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Lisa Mays is an associate in the Governmental Practice in the firm's Orange County office. She is lead associate of the firm’s Transportation Team.

Key Takeaways:

  • Outbound investment rules may require notification, but there is less risk of transactions being blocked by regulators.
  • Investments in advanced semiconductors in China may still be subject to being blocked.
  • The required notification, review, and possible restriction still represents a massive increase (from almost nothing) in regulation on outbound investments.
  • Increases in the scope and powers of the reviewers may follow in future regulations or legislation.

Continue Reading U.S. Outbound Investment Restrictions Are Becoming a Reality

In response to Russia’s ongoing aggression in Ukraine, both the United States and the European Union have imposed additional sanctions and further restricted exports to Russia and Iran. These new controls span many industries.Continue Reading Friday Development: New Sanctions and Export Controls to Address Russia’s Ongoing Aggression in Ukraine (Including the use of Iranian UAVs)

Key Takeaways

  • New outbound investment controls likely to focus on semiconductors, AI, and quantum computing.
  • Biotechnology and battery technology investments overseas may not be subject to the upcoming proposed controls.

Continue Reading New Year, New Development: Fewer Industries May be Affected by Proposed Outbound Investment Controls (Reverse CFIUS)

As we close out a wild year for international trade regulation,[1] after hearing much talk about outbound investment review mechanisms, we may see a final dramatic change before the ball drops. Since the summer, we have talked here about potential outbound investment reviews (reverse CFIUS? SUIFC?). And while there have been reports of potential action by both Congress and the Biden Administration on outbound investment, it is all the more possible to see executive action before a new Congress takes seat.Continue Reading Will We Ring in the New Year with Outbound Investment Restrictions?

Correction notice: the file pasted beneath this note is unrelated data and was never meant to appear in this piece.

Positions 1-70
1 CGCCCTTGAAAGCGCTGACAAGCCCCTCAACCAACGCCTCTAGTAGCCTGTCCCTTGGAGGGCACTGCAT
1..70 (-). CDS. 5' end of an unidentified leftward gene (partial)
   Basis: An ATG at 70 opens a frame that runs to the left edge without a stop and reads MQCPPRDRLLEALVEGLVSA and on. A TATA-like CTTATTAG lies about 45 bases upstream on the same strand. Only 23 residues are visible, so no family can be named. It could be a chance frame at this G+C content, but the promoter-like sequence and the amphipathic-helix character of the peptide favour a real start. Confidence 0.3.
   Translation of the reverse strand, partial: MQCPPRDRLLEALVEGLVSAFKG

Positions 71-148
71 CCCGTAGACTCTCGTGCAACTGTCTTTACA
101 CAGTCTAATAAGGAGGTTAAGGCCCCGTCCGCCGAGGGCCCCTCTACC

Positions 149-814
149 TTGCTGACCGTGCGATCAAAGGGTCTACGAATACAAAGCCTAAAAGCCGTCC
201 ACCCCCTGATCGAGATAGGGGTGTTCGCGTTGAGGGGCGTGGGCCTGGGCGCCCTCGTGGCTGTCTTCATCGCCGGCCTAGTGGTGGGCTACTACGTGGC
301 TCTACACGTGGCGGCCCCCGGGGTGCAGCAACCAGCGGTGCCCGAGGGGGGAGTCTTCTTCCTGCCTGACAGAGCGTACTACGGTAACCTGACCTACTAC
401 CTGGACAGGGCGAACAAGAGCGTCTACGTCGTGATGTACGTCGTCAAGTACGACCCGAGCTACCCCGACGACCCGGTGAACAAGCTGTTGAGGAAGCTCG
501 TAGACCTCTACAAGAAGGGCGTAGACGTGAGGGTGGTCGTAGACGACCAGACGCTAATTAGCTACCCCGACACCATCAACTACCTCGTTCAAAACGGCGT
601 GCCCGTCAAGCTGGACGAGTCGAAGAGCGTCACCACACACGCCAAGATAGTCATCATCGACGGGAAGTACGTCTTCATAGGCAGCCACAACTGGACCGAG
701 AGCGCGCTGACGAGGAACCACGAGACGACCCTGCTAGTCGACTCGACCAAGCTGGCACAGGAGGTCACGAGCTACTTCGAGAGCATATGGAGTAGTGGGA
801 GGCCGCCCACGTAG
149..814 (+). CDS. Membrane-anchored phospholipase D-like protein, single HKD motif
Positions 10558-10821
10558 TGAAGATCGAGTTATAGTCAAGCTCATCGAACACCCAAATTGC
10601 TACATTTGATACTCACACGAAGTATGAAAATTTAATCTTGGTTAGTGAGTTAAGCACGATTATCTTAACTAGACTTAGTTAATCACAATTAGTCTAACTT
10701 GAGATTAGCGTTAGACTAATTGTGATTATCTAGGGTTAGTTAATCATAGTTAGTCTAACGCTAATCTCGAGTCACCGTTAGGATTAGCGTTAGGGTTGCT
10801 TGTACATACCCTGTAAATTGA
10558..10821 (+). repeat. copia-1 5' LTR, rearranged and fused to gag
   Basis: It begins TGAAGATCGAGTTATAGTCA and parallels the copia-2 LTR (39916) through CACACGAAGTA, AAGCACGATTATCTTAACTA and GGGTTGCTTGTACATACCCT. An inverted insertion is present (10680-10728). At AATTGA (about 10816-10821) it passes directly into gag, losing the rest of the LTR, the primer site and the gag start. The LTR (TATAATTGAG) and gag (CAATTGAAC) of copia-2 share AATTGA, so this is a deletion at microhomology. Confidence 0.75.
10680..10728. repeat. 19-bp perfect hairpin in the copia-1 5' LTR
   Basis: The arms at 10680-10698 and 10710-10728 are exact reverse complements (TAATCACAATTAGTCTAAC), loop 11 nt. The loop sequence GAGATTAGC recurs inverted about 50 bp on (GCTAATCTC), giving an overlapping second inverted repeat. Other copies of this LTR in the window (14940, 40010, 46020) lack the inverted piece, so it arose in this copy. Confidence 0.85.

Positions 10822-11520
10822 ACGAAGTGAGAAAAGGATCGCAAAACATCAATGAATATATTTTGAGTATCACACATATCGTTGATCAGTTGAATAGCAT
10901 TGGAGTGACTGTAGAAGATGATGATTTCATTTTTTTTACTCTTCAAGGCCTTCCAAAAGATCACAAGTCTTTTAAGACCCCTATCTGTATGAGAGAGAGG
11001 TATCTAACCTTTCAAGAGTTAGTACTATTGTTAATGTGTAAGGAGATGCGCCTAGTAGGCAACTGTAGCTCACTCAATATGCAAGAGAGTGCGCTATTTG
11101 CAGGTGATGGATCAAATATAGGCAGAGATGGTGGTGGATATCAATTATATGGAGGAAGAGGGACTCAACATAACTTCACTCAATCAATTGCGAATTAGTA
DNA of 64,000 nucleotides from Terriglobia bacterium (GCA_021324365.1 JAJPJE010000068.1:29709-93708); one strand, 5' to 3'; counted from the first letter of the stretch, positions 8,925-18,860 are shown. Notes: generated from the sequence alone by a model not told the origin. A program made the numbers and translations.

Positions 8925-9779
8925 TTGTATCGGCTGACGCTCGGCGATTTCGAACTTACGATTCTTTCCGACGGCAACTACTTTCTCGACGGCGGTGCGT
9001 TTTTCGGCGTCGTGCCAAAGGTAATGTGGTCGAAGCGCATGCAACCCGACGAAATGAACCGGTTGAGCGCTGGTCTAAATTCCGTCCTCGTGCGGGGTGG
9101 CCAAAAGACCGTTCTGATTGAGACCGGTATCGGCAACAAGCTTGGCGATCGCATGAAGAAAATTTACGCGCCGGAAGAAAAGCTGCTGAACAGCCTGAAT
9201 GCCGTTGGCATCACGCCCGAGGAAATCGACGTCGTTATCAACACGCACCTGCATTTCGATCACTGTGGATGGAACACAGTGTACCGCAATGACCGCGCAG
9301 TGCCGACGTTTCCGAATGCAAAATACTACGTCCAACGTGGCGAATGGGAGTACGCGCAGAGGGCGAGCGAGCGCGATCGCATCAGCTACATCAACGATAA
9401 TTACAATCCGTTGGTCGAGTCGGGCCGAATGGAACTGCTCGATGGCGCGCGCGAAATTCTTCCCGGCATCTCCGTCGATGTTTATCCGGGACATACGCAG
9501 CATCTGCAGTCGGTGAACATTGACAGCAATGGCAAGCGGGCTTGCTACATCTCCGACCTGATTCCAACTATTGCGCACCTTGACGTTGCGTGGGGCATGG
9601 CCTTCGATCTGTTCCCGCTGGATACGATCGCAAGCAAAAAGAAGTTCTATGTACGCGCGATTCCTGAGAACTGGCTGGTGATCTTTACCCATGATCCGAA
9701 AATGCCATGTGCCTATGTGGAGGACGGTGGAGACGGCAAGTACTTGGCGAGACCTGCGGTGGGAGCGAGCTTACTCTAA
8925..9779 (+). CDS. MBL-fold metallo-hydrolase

Key Takeaways

  • U.S.-person personnel at Chinese chip manufacturers are in a precarious position.
  • New rules limit what activities those persons may undertake with respect to their work.
  • However, there are ways they can nevertheless contribute to their companies, maintain their citizenship status, and comply with applicable U.S. law.

Continue Reading China Semiconductor Regulations, Episode II – The Curious Case of the American in a Chinese Chip Company

On November 15, 2022, the United States Trade Representative (USTR) opened its docket (USTR-2022-0014) seeking public comments in its review of the Trump-era tariffs on Chinese imports. The tariffs were issued by then-President Donald J. Trump under Section 301 of the Trade Act of 1974.Continue Reading China Tariffs: Opportunity to Request Modifications

The United States Trade Representative (USTR) has announced the next steps in its review of the Trump-era tariffs on Chinese imports. Today, on October 17, 2022, USTR published the official request for comments in the Federal Register. The tariffs were issued by then-President Donald J. Trump under Section 301 of the Trade Act of 1974.Continue Reading China Tariffs: USTR Requests Comments for Review of Section 301 Tariffs

After Mahsa Amini was killed in the custody of “Gasht-e-Ershad” or Iran’s Guidance Patrol, commonly referred to as Iran’s morality police, following an arrest for placement of her hijab, protests have erupted throughout Iran over women’s rights and Iran’s authoritarian regime more generally. Iran’s police and other security forces are retaliating severely against protestors. In response to these human rights abuses, on September 22, the U.S. Department of Treasury, Office of Foreign Assets Control (OFAC) sanctioned Iran’s morality police and senior leaders of Iran’s security organizations for the violence against protesters.Continue Reading Technology to Iran: OFAC Lifts Certain Iran Sanctions In Response to Protests in Iran

On April 29, 2022, the UK introduced new measures to prevent the provision of internet services to or for the benefit of designated persons.[1] These measures apply to the whole territory of the UK and to conduct by UK persons where that conduct is wholly or partly outside the UK. The designated entities or individuals (“Designated Persons”) can be found on the regularly updated UK Sanctions List with the tag “Internet Sanctions List”. To date, only V-Novosti and Rossiya Segodnya are designated under those authorities.Continue Reading Introduction of internet-related Russia trade sanctions in the UK